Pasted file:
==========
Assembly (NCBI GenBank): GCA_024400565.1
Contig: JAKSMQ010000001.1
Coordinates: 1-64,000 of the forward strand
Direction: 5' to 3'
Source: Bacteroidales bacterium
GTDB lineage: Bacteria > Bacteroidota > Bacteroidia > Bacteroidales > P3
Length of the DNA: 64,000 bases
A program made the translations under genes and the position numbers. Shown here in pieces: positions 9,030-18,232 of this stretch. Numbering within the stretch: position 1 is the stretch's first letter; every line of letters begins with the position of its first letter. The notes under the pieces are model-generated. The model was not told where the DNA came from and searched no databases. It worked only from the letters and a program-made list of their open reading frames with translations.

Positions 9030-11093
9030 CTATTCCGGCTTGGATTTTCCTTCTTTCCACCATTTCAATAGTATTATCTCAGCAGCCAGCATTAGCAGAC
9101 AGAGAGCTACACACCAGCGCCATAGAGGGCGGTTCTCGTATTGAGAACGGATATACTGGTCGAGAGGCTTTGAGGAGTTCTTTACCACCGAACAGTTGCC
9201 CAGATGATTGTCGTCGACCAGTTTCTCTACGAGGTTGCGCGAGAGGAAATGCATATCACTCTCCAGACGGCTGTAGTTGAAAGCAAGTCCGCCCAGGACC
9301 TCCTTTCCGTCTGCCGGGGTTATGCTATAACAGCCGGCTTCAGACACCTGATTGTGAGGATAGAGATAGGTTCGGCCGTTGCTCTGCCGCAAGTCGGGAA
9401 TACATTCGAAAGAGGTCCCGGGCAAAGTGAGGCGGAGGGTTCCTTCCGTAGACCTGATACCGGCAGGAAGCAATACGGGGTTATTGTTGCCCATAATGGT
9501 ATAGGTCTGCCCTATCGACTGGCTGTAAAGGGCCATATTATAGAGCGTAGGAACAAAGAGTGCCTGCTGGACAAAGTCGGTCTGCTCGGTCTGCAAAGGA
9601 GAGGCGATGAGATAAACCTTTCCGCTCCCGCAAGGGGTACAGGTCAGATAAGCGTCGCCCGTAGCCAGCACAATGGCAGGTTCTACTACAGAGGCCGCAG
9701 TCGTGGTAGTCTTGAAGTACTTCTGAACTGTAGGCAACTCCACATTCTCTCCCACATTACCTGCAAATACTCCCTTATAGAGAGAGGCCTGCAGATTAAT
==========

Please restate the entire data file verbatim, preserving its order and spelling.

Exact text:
Assembly (NCBI GenBank): GCA_024400565.1
Contig: JAKSMQ010000001.1
Coordinates: 1-64,000 of the forward strand
Direction: 5' to 3'
Source: Bacteroidales bacterium
GTDB lineage: Bacteria > Bacteroidota > Bacteroidia > Bacteroidales > P3
Length of the DNA: 64,000 bases
A program made the translations under genes and the position numbers. Shown here in pieces: positions 9,030-18,232 of this stretch. Numbering within the stretch: position 1 is the stretch's first letter; every line of letters begins with the position of its first letter. The notes under the pieces are model-generated. The model was not told where the DNA came from and searched no databases. It worked only from the letters and a program-made list of their open reading frames with translations.

Positions 9030-11093
9030 CTATTCCGGCTTGGATTTTCCTTCTTTCCACCATTTCAATAGTATTATCTCAGCAGCCAGCATTAGCAGAC
9101 AGAGAGCTACACACCAGCGCCATAGAGGGCGGTTCTCGTATTGAGAACGGATATACTGGTCGAGAGGCTTTGAGGAGTTCTTTACCACCGAACAGTTGCC
9201 CAGATGATTGTCGTCGACCAGTTTCTCTACGAGGTTGCGCGAGAGGAAATGCATATCACTCTCCAGACGGCTGTAGTTGAAAGCAAGTCCGCCCAGGACC
9301 TCCTTTCCGTCTGCCGGGGTTATGCTATAACAGCCGGCTTCAGACACCTGATTGTGAGGATAGAGATAGGTTCGGCCGTTGCTCTGCCGCAAGTCGGGAA
9401 TACATTCGAAAGAGGTCCCGGGCAAAGTGAGGCGGAGGGTTCCTTCCGTAGACCTGATACCGGCAGGAAGCAATACGGGGTTATTGTTGCCCATAATGGT
9501 ATAGGTCTGCCCTATCGACTGGCTGTAAAGGGCCATATTATAGAGCGTAGGAACAAAGAGTGCCTGCTGGACAAAGTCGGTCTGCTCGGTCTGCAAAGGA
9601 GAGGCGATGAGATAAACCTTTCCGCTCCCGCAAGGGGTACAGGTCAGATAAGCGTCGCCCGTAGCCAGCACAATGGCAGGTTCTACTACAGAGGCCGCAG
9701 TCGTGGTAGTCTTGAAGTACTTCTGAACTGTAGGCAACTCCACATTCTCTCCCACATTACCTGCAAATACTCCCTTATAGAGAGAGGCCTGCAGATTAAT